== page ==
Summary:Kangaroo rats can hop up to 6 feet at a time on large hind feet, yet the kangaroo rat is no relation to the kangaroos of Australia.
Did you know that there is a species of rat that jumps on its hind legs in order to move around? It can even hop up to six feet at a time. Does this sound like any other animal you may know from down under? This rat is appropriately named the kangaroo rat. Other than its mode of transportation, the kangaroo rat shares no similarities with kangaroos. They don't even have pouches to carry around their joeys. And speaking of joeys, female kangaroo rats usually produce about three offspring, but can have up to seven baby rats at a time.
The kangaroo rat is a type of rodent that has twenty-two species living in the United States. One unique fact about the kangaroo rat is that most of its species live only in California. Most kangaroo rats can only survive in the desert, but one species, called Ord's kangaroo rat, makes its home anywhere on the west coast between the northern and southern United States borders.
Here's something to stash away under œLittle known facts. Kangaroo rats don't sweat. No matter how hot the desert may get or how much activity, they do not sweat. P&G is researching this, I'm sure. Imagine the sales potential of that product.
This species of rat is also nocturnal. It spends its nights hopping around the desert for food. During the hot, dry days, the kangaroo rat sleeps in its burrow to avoid heat from the sun.
Kangaroo rats' bodies can measure four to sixteen inches in length, including their tails. The tails are long and usually measure the length of the rat's body. Kangaroo rats' tails tend to have brown or white tufts on them. Much like other animals, tails help the rats keep their balance. They also have adapted very big hind feet to aid them in hopping, fighting off predators, and burrowing. One neat fact about the kangaroo rats' feet is that they help keep them steady on the sandy desert ground.
When kangaroo rats get dirty, they don't bathe in water. This may be due to the fact that water is in short supply in the desert. Instead, the rats roll around in sand to get dirt off of their bodies. We already know they don't sweat, so now we know that the sand does not stick to their sweaty bodies.
These unique rats rarely drink any water. It's amazing that they can survive in the desert without taking in large amounts of H2O. Instead, kangaroo rats receive enough moisture from the foods they eat to sustain them. They typically feed on grasses, seeds, leaves, buds, stems, fruits, and sometimes insects for nourishment. The chisel-toothed kangaroo rat even eats the leaves of the saltbush because it is able to eat the parts containing the largest amount of nutrients and water.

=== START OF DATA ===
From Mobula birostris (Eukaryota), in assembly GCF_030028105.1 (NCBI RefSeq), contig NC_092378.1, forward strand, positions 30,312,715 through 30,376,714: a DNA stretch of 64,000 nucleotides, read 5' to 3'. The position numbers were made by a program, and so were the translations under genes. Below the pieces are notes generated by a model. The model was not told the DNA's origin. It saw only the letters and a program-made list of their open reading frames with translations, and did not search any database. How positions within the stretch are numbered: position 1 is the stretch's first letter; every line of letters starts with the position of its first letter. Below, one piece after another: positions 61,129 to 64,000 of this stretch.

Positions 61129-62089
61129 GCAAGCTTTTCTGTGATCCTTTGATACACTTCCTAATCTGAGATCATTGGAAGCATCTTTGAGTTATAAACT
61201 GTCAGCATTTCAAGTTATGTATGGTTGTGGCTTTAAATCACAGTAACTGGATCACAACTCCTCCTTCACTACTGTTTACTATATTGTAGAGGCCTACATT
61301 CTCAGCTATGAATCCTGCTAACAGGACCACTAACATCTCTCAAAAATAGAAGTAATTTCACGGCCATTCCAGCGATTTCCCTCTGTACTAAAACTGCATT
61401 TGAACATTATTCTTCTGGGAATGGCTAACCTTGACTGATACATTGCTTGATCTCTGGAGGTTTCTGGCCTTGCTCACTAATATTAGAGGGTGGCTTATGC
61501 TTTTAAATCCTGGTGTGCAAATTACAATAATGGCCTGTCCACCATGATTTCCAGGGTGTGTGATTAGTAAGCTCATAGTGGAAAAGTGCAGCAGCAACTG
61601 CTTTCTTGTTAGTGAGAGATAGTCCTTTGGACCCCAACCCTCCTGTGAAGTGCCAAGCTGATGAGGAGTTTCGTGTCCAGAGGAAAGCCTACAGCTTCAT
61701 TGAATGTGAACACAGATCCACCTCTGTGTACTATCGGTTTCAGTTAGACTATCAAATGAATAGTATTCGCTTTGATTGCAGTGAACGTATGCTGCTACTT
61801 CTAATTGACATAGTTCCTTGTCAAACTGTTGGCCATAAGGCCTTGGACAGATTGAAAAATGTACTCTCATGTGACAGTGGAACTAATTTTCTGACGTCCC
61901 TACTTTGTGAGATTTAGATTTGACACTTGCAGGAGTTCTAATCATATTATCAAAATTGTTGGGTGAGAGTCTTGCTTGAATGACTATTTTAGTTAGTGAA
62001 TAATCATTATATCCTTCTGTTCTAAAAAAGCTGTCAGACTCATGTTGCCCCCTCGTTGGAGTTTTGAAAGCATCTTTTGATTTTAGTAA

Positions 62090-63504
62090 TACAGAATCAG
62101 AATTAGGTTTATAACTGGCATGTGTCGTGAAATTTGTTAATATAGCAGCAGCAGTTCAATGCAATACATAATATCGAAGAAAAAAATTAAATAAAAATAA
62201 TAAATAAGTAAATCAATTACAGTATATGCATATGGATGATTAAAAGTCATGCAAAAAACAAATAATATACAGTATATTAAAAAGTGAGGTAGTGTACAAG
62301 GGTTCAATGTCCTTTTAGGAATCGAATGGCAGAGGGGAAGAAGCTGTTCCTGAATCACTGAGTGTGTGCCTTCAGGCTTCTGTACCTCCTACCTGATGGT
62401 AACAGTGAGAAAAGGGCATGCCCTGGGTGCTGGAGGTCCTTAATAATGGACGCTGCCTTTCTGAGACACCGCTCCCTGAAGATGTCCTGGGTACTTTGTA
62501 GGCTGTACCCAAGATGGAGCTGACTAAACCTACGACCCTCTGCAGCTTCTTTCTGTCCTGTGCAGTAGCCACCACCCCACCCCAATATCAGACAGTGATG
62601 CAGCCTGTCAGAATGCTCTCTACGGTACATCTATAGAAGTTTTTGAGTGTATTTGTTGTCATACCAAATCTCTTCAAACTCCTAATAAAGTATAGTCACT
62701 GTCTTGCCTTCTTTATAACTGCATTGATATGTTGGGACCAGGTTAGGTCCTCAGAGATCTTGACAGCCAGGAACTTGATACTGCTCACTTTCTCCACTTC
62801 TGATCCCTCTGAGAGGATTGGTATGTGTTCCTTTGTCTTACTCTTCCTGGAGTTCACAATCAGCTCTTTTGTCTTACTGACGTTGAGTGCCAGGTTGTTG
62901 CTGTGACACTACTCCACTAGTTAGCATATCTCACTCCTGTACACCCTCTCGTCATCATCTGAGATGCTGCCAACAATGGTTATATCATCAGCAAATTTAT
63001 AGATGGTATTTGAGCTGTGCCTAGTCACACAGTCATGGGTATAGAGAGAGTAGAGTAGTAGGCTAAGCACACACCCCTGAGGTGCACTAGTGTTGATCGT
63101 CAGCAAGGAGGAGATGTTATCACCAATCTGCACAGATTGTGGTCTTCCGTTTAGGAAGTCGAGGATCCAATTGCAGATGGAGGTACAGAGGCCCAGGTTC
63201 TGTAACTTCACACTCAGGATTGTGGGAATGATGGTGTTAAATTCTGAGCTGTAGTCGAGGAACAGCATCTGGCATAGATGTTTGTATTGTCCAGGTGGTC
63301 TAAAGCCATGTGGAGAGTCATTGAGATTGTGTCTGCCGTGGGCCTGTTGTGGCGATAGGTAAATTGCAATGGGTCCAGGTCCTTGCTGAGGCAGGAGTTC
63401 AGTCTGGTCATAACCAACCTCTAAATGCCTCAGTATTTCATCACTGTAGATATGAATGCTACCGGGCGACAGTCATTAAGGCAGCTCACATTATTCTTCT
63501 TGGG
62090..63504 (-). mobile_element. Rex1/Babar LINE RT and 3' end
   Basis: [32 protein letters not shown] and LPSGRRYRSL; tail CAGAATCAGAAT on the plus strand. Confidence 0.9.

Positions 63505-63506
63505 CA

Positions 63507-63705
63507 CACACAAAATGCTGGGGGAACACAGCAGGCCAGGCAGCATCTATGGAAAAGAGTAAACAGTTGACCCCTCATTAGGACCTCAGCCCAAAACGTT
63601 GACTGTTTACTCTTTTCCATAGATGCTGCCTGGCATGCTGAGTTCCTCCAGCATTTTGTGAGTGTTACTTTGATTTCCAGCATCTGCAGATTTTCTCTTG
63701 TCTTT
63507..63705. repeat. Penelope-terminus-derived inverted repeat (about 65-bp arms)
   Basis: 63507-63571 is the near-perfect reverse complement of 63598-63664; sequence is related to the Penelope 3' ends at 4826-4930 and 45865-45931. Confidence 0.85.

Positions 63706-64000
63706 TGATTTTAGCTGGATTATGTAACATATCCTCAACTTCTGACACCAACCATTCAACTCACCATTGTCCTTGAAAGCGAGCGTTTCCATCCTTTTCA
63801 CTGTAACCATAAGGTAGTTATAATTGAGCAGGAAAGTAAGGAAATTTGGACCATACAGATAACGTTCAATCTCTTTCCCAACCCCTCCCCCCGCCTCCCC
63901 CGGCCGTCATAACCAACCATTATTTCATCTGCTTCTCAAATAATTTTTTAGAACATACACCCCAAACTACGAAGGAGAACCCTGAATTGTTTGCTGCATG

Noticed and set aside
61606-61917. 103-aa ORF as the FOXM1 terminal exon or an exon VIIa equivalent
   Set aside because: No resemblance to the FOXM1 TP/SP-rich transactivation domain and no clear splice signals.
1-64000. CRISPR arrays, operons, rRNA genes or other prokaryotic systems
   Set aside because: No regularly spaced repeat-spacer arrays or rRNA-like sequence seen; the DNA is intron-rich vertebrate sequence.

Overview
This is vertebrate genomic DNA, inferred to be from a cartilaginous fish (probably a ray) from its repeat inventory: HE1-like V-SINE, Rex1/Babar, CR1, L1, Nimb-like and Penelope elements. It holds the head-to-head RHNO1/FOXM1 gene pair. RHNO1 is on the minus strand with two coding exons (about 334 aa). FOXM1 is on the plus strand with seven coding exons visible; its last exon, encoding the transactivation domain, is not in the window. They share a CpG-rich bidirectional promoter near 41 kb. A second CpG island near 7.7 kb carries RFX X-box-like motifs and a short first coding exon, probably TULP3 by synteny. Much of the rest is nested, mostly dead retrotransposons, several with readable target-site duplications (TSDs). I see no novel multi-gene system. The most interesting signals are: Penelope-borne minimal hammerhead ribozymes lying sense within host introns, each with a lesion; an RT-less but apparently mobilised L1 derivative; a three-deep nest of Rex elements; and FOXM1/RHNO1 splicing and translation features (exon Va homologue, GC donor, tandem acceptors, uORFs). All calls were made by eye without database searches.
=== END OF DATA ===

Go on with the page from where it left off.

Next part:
Kangaroo rats carry food in their cheeks, just like chipmunks. Their cheeks can actually be turned out when the rats want to clean them. After finding food, kangaroo rats bury their treats in small holes or in their burrows. In the wintertime when less food is available, they eat food they have stored in order to survive.
There are five species of kangaroo rats that are endangered. They are the giant kangaroo rat, the Fresno kangaroo rat, Stephens' kangaroo rat, the Morro Bay kangaroo rat, and the Tipton kangaroo rat.
Unless you live in the desert, you have very little concern that the kangaroo rat will disturb you. However, some farmers have experienced damage to their alfalfa, corn, and sorghum crops because of these little critters.
There are several different ways farmers can keep kangaroo rats from damaging their crops:
- Set up farms in very grassy areas. Kangaroo rats tend to avoid these areas because it can be very hard to find seeds.
- Plant crops in early spring. Kangaroo rats are actively looking for food in late spring or early summer. They are usually still feeding off of their winter supply when early spring rolls around.
- Install a rat-proof fence. Make sure it is deep enough that kangaroo rats will not be able to dig it up.
- Using zinc phosphide to keep kangaroo rats away. This is a restricted product, but Federal laws allow its use to deter Ord's, bannertail, and Merriam kangaroo rats. Check your state and local laws to make sure this chemical is legal to use in your area.
Rat traps are an efficient way to keep kangaroo rats from damaging crops. These are better to use than traditional mouse traps because kangaroo rats are larger than mice. Peanut butter and oatmeal, corn, or oatmeal paste should be used as bait in the traps. If there are a lot of birds in the area it's best not to use corn in the traps.